Pediatric acute lymphoblastic leukemia: state of the art and new trends
Recently, much progress has been made in understanding the biology, genetics and therapy of acute lymphoblastic leukemia aâ‚¬“ a heterogeneous group of lymphoid disorders resulting from a monoclonal proliferation and expansion of immature B or T lymphocyte progenitor in the bone marrow, blood, and other organs. The disease is most common in children, but can occur in any age group. ALL in infants aged younger than 12 months is both rare and biologically different from ALL in older children. Children with ALL develop symptoms related to infiltration of blasts in the bone marrow, lymphoid system, and extramedullary sites, such as the central nervous system. In most patients, the cause of ALL is unknown. Diagnosis of ALL relies on an assessment of morphology, flow cytometry immunophenotyping, and identification of cytogenetic-molecular abnormalities. In ALL immunological markers give information of relevance to prognosis aâ‚¬“ the worst prognosis is seen in the small minority of cases showing a mature B phenotype. The subtypes of ALL may be further determined by genomic profiling. Recent genomewide analyses of DNA copynumber abnormalities have identified numerous recurring genetic alterations in ALL. Mutations of genes encoding transcriptional regulators of B lymphoid development, including PAX5, EBF1, and IKZF1, occur in more than 40% of patients with B-cellaâ‚¬“progenitor ALL. Children whose ALL cells exhibit in vitro resistance to antileukemic agents have a substantially worse prognosis than children whose ALL cells are drug-sensitive. The currently accepted philosophy behind treatment of pediatric ALL is based on the recognition of the heterogeneity of the disease and the definition of specific cytogenetic-molecular abnormalities.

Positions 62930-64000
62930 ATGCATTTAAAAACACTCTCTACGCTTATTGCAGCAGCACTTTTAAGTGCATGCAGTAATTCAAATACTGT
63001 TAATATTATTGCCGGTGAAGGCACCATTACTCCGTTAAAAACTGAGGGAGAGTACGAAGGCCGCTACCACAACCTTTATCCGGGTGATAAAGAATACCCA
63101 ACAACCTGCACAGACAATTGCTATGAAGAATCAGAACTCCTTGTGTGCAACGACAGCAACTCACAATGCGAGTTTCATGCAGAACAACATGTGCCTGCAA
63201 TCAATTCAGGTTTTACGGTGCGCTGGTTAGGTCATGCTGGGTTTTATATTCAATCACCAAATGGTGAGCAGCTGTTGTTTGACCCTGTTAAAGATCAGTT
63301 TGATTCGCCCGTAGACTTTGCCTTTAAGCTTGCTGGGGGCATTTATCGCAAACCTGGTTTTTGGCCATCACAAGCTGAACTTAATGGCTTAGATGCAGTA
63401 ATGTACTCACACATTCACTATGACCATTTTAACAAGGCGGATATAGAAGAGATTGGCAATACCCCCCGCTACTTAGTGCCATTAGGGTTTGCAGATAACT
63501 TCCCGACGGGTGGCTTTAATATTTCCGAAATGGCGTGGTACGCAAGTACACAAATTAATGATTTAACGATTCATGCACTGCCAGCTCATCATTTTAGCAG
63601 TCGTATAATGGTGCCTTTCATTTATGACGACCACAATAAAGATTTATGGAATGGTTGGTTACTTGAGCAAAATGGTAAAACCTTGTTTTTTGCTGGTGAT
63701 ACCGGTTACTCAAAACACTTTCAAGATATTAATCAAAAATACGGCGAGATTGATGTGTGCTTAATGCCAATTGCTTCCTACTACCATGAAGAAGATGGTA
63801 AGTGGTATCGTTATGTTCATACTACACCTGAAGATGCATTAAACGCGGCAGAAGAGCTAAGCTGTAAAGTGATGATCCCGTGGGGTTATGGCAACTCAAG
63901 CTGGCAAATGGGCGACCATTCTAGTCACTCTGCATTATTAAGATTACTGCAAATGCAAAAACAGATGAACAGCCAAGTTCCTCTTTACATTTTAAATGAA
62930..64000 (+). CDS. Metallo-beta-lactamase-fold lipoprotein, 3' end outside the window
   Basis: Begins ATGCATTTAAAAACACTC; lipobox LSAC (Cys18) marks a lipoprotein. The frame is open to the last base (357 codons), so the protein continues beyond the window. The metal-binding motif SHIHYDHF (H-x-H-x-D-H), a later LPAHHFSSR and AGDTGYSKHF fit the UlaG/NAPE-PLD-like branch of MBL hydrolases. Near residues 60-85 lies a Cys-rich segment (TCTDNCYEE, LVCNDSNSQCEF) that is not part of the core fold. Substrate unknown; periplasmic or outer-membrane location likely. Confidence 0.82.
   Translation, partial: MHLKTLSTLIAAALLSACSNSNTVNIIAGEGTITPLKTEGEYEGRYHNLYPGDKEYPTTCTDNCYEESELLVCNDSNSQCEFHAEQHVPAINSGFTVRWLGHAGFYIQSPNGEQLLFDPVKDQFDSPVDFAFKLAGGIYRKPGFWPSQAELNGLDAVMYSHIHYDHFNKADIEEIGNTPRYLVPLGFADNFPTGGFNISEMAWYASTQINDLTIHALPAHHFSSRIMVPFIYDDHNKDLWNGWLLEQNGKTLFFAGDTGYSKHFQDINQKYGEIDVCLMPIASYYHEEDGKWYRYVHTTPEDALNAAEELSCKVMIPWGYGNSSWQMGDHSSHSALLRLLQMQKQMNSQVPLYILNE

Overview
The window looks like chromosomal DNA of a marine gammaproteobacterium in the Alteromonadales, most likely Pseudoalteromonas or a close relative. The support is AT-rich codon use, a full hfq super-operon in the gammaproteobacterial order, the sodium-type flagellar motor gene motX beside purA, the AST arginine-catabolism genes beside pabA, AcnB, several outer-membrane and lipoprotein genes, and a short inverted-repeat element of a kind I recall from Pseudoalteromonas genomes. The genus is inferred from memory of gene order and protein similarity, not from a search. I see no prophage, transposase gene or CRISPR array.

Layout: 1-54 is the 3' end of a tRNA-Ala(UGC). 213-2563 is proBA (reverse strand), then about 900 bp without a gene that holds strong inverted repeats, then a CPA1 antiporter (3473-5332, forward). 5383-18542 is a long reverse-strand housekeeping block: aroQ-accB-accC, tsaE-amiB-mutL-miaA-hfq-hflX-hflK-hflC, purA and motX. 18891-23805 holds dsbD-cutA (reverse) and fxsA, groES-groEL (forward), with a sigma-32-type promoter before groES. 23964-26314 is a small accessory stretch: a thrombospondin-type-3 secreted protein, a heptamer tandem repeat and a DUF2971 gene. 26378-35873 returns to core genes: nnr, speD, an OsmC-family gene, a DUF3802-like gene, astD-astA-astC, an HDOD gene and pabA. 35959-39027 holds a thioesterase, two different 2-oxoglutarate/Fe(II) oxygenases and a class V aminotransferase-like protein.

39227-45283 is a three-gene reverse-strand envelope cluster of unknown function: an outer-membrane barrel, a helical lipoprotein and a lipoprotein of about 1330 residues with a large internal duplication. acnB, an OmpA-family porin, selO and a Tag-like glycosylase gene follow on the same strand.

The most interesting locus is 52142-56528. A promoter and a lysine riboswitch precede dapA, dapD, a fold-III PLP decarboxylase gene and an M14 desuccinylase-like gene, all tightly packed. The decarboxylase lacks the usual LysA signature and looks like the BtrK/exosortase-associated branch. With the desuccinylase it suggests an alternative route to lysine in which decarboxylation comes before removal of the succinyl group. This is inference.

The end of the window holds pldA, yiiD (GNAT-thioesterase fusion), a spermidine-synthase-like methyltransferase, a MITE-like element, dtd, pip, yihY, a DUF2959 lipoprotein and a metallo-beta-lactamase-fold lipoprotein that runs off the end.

acute lymphoblastic leukemia, children, diagnosis, therapy